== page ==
Sebi Eases Timelines for FPIs to Report and Disclose Material Changes

The Securities and Exchange Board of India (Sebi) has provided significant relief to Foreign Portfolio Investors (FPIs) by relaxing the timelines for reporting and disclosing material changes. This move is set to streamline the process for FPIs, ensuring better compliance and reducing the regulatory burden.

Previously, FPIs were required to disclose many material changes as soon as possible, which often led to a rush and potential oversights. However, under the new regulations, material changes are now categorized into two types, each with distinct reporting timelines.

Type 1 Changes: Urgency in Reporting

Type 1 material changes, which include critical events such as restructuring, changes in jurisdiction, mergers or acquisitions, and any impact on exemptions granted to the FPI, must be disclosed within seven working days of the occurrence. Supporting documents for these changes must be provided within 30 days. This category includes 14 specific points, with certain changes necessitating fresh registration for the FPIs. Legal experts have noted that the seven-day period offers significant relief, allowing FPIs more time to accurately report substantial changes.

Type 2 Changes: Extended Reporting Period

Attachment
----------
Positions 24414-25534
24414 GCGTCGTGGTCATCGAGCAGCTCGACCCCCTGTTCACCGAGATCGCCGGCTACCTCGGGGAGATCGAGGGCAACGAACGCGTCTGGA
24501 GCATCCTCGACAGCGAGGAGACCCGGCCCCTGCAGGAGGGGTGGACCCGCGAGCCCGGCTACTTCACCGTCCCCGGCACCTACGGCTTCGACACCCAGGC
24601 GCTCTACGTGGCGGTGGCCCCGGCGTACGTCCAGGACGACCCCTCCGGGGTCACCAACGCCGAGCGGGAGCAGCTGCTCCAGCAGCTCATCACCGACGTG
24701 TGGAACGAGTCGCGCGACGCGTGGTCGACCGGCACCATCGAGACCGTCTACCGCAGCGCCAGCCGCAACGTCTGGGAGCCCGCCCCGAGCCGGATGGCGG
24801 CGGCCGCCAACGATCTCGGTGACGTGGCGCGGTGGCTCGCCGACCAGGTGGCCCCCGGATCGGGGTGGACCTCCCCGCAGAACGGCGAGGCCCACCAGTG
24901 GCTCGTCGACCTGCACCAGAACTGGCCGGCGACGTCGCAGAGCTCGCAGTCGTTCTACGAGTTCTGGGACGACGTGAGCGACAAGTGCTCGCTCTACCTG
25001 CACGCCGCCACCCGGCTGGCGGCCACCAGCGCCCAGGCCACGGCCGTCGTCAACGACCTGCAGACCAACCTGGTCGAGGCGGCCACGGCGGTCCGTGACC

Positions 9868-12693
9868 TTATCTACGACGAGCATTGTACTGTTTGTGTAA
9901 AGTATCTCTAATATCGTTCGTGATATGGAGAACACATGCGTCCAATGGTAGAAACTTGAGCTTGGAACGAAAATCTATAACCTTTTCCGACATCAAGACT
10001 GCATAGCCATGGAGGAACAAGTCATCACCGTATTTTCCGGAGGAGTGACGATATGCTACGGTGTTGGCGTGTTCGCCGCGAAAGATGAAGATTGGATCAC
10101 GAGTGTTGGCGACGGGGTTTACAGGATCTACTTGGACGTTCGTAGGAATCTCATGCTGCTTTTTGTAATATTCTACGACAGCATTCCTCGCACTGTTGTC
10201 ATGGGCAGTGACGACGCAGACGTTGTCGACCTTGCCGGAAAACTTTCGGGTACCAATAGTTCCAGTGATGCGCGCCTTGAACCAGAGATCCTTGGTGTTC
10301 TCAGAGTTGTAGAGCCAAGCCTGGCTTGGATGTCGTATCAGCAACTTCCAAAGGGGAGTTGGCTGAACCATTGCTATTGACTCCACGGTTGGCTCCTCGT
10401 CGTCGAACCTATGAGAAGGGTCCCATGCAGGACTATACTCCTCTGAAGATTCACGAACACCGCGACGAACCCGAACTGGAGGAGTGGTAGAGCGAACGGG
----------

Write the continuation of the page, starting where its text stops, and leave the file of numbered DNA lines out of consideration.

All other changes fall under the Type 2 category, which are less urgent and need to be reported within 30 days, along with any supporting documents. This distinction between Type 1 and Type 2 changes aims to prioritize more critical updates while still maintaining comprehensive reporting standards for less urgent matters.

New Framework for Expired Registrations

In addition to easing the disclosure timelines, Sebi has also introduced a framework for FPIs whose registrations have lapsed. As of June 2023, 55 such FPIs held approximately Rs 3,300 crore worth of securities in their demat accounts. The new regulations provide these FPIs a window of 360 days to liquidate their holdings in the domestic market and wind up their open positions in derivatives. If an FPI fails to comply within this timeframe, the securities will be deemed to have been written off as per guidelines specified by Sebi.

Provisions for Re-registration

Sebi has also included a provision for these FPIs to re-register by paying a late fee, thereby offering a pathway for these investors to regain their status without losing their holdings. This measure ensures that FPIs have sufficient time to manage their portfolios and comply with regulatory requirements without facing undue penalties.

Role of Designated Depository Participants (DDPs)

The role of Designated Depository Participants (DDPs) has been emphasized in the new regulations. DDPs are required to examine all material changes reported by FPIs and reassess their eligibility. In cases of delayed intimation by FPIs, DDPs must inform Sebi within two working days, along with reasons for the delay, ensuring that the regulatory body can take appropriate action if necessary.


Sebi’s new regulations mark a significant shift towards a more flexible and FPI-friendly environment. By categorizing material changes and extending reporting timelines, the regulatory burden on FPIs is eased, allowing for more accurate and timely disclosures. The framework for expired registrations further underscores Sebi’s commitment to maintaining market stability while providing investors with sufficient time to comply with regulations. This balanced approach is likely to foster a more efficient and transparent market for FPIs operating in India.

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